Each year, the Utah State Historical Records Advisory Board (USHRAB) awards grants to organizations throughout the state to assist with the preservation and public access of our state’s history. These grants are made possible by funding from the National Historical Records and Publications Commission at the National Archives. As we get ready for the USHRAB’s 2022 funding season, we’re going to spend the next couple weeks taking a look at some past and current projects and the work the Board does to make Utah history more accessible.
Lehi Historical Society and Archives Preserves the Legacy of John Haws
In the fall of 2020, the USHRAB awarded the Lehi Historical Society and Archives funding to process and preserve thousands of pages of primary source documents from their John Haws Historical Files Collection. Haws, the historical society’s founder, was a prolific collector of Lehi and Utah county history. Originally, secondary source material like photocopies of newspaper articles were interfiled with primary sources like original photographs. Because photographs, original documents like letters or hand-written notes, and objects such as ribbons, require a different level of care, the Historical Society was eager to properly preserve these materials. Securing funding for supplies like archival folders, as well as recruiting volunteers, was crucial to the success of this project.
Throughout 2020-2021, the Society worked hard to separate original historical materials from the bulk of the collection, “rehouse” this material in archival boxes, and catalog the records in their collections management system. Doing so has allowed descriptive information about the collection to be accessed online. Though the grant wasn’t specifically for digitization work, the Society did have the chance to create digital images of some of the records they worked with, including these, of the Lehi Roller Mill, and these, of Laney’s Circus Video.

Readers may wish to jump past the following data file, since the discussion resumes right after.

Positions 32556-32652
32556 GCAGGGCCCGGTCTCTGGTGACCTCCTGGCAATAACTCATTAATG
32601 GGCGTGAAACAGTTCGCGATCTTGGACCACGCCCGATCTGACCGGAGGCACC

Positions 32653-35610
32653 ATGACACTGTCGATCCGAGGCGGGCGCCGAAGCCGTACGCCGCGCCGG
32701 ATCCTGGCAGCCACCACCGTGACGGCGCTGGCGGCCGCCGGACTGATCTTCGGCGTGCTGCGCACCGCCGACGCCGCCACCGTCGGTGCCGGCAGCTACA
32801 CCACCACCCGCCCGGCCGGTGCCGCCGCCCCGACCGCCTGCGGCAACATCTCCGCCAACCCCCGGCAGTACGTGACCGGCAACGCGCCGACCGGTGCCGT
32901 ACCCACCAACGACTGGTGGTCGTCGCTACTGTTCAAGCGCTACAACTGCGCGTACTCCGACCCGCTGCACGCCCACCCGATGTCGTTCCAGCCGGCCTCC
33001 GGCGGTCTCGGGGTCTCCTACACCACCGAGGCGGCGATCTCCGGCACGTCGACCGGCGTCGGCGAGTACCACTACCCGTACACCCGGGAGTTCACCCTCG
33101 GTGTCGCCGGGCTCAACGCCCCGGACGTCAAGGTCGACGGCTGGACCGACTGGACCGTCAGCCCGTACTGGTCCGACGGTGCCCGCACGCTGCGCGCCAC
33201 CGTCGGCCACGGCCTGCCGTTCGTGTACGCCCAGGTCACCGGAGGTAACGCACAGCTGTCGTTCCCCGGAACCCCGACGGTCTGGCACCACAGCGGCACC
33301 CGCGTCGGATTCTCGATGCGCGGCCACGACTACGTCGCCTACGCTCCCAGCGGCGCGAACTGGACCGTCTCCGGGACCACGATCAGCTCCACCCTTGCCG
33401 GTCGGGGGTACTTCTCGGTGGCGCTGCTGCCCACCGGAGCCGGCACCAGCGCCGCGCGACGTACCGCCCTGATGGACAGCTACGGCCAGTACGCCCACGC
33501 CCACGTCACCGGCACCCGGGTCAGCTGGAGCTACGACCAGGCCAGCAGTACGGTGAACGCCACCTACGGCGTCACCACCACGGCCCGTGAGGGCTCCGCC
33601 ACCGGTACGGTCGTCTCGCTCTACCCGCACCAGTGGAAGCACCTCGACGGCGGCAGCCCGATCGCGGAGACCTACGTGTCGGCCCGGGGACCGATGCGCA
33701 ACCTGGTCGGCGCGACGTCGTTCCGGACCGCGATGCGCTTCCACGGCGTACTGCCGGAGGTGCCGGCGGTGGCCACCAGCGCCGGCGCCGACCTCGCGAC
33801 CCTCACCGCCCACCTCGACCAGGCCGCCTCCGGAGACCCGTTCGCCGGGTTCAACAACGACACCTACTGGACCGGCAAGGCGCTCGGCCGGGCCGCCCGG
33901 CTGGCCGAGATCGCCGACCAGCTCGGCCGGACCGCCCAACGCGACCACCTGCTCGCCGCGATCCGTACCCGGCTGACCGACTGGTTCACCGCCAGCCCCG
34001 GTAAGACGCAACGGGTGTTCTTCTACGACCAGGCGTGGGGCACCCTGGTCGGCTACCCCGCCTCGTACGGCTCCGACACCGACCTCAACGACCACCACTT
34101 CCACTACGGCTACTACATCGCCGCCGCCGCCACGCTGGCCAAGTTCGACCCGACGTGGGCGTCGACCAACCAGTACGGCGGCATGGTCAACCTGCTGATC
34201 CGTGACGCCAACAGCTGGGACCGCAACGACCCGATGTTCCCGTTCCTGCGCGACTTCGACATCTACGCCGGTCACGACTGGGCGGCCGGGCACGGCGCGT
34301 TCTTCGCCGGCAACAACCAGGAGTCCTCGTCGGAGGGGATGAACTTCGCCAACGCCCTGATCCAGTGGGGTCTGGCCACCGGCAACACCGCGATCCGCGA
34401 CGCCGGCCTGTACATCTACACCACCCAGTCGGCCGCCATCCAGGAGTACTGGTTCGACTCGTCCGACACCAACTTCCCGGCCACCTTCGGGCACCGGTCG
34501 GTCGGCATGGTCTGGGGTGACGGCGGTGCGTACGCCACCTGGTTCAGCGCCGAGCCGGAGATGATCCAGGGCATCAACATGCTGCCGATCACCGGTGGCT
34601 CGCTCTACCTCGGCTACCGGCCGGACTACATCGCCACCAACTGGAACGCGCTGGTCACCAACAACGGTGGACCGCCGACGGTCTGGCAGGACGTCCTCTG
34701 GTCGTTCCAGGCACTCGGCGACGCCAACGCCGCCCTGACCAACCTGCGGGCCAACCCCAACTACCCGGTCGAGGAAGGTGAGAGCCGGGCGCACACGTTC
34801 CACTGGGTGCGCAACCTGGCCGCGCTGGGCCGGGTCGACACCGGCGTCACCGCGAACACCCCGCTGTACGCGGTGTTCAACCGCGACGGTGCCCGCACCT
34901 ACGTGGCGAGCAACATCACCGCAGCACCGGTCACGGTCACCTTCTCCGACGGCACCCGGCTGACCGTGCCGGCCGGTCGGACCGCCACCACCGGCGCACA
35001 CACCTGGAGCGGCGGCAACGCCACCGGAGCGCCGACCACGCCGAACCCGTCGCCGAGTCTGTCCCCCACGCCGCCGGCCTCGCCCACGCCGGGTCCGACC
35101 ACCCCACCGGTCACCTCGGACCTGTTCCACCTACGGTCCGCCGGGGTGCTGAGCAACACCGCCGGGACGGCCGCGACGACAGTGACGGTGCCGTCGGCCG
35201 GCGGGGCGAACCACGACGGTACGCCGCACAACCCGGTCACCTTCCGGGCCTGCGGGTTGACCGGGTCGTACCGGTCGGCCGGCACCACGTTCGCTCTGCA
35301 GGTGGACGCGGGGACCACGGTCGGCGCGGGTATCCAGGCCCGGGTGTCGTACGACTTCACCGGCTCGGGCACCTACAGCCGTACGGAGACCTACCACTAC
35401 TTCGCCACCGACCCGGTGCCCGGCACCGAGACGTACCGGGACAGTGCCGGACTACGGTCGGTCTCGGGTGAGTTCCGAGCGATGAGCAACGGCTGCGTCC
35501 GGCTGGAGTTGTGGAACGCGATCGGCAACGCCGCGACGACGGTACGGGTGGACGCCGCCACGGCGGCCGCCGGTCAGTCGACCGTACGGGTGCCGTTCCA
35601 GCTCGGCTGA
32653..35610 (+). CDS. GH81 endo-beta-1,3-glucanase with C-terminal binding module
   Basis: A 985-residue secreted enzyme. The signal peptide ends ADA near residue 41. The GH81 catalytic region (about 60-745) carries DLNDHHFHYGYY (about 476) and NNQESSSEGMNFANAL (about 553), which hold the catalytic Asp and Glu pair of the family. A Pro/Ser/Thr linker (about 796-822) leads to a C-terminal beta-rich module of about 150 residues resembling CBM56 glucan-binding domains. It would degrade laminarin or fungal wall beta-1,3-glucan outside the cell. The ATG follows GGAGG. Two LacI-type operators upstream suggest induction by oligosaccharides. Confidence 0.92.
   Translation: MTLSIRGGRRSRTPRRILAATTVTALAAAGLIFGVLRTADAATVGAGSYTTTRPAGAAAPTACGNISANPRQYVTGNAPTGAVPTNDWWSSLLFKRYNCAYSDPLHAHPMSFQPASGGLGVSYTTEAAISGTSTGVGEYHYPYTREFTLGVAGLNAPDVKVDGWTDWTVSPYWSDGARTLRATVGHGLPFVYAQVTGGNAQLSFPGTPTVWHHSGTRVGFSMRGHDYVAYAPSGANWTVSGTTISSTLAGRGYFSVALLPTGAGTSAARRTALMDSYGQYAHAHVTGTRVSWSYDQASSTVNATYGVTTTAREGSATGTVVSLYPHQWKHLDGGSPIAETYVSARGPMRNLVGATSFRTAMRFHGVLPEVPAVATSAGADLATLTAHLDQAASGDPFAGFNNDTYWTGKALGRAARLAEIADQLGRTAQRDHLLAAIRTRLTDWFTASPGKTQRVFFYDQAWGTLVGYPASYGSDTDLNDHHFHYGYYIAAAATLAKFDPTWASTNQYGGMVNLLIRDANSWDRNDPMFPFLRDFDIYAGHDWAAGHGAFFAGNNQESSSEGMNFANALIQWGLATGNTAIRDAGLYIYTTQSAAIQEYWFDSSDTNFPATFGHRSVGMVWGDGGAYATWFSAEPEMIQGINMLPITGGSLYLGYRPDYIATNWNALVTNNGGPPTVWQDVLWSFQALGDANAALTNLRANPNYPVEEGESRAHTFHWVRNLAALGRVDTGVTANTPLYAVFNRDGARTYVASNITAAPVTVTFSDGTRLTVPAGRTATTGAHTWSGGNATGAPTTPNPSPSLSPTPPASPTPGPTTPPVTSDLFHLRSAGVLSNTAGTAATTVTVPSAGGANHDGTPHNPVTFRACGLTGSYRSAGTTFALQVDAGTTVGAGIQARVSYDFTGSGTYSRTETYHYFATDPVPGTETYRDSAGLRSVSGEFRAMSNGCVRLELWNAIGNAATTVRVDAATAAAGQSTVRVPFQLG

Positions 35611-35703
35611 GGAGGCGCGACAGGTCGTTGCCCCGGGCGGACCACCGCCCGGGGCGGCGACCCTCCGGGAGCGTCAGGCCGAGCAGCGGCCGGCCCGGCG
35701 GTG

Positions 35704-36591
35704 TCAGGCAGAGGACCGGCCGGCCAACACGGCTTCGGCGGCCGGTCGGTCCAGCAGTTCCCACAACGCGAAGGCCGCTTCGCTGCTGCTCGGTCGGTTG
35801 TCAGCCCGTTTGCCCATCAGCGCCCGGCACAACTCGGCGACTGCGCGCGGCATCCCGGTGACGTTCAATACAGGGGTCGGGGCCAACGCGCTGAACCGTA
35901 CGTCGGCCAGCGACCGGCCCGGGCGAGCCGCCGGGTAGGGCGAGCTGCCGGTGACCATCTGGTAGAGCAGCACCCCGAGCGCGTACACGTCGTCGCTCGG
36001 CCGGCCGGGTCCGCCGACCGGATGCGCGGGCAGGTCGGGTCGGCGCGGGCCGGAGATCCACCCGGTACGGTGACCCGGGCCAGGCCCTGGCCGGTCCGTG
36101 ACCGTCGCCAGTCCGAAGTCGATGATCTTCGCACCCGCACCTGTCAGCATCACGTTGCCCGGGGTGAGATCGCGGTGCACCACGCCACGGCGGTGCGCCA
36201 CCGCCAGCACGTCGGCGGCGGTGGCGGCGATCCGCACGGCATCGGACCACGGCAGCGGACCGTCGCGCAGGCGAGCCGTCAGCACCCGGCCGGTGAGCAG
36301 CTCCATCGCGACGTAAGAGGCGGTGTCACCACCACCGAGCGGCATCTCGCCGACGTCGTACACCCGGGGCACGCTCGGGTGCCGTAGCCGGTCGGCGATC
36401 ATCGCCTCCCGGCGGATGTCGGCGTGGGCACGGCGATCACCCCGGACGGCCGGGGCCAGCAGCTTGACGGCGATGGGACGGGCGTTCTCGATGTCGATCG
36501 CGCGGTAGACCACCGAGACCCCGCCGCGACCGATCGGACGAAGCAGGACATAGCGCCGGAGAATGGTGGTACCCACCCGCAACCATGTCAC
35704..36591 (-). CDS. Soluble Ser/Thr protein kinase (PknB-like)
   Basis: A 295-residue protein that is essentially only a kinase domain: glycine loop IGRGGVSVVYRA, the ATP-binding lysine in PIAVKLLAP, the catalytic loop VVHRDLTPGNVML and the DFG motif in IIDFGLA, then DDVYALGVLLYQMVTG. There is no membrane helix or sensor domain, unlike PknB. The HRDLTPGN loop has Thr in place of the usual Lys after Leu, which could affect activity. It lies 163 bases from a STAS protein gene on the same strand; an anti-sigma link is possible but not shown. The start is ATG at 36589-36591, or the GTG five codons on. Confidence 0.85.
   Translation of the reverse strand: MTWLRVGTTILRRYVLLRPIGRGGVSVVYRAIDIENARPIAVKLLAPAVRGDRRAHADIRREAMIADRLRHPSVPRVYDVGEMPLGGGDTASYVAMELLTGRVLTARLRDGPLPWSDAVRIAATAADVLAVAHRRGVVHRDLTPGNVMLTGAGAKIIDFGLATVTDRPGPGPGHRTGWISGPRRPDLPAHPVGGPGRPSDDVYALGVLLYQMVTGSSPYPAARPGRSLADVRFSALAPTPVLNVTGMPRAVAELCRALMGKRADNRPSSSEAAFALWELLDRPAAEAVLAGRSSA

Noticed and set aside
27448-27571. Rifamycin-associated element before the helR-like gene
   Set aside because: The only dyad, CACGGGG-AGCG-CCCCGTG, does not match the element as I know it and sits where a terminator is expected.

What’s Next for the Lehi Archives?
The Lehi Historical Society and Archives’ work on their grant-funded project gave staff and volunteers the opportunity and support they needed to solidify best practices and policies they could then apply to other collections in their holdings. Director Lara Bangerter recently shared some photos and an update on everything the Society has been working on since last year’s grant project:
“In February, we expect to receive an intern from the Simmons School of Library and Information Science in Boston. She will help us organize, photograph and accession our Lehi Round-Up Rodeo Collection so that information can also be found on our website.
“We are currently accessioning a large, recently acquired collection from Broadbent and Son, 1882-2017, Lehi’s longest running business when it closed. The collection contains documents and artifacts like display hats, promotional items, old business cards, store stickers and tags, store stamps, the original owner’s missionary bag and hat, an old dog license, copies of the first business license and subsequent licenses, framed photographs and prints, boxes of bank statements, State Bank of Lehi books and ledgers dating back to the 1930s.
“From these items and with the owner’s assistance, we are creating a display for the Archives as well as a large display for the new police station, which was built where Broadbent’s was. Amy Larsen, a volunteer and student in the Library and Information Science program at San Jose State University, is assisting with this project.
“In August, we became the new caretakers of the Lehi City Mary Ann Judd Johnson Art Collection, which consists of some 260 watercolors of Lehi scenes. It is a beloved collection and one that has been largely out of sight. Since then, we have inventoried, photographed, accessioned and even hung many of the paintings.
“When we moved, we lost the built-in shelving we had for our collection of Lehi newspapers, which dates from 1914 to the present. Thankfully, the Lehi High School Class of 1956 stepped up and donated the money for new archive shelving.”
The USHRAB’s grant program is funded by a State Board Programming Grant from the National Historical Publications and Records Commission at the National Archives. The USHRAB assists public and private non-profits, as well as non-Federal government entities throughout the State of Utah in the preservation and use of historical records.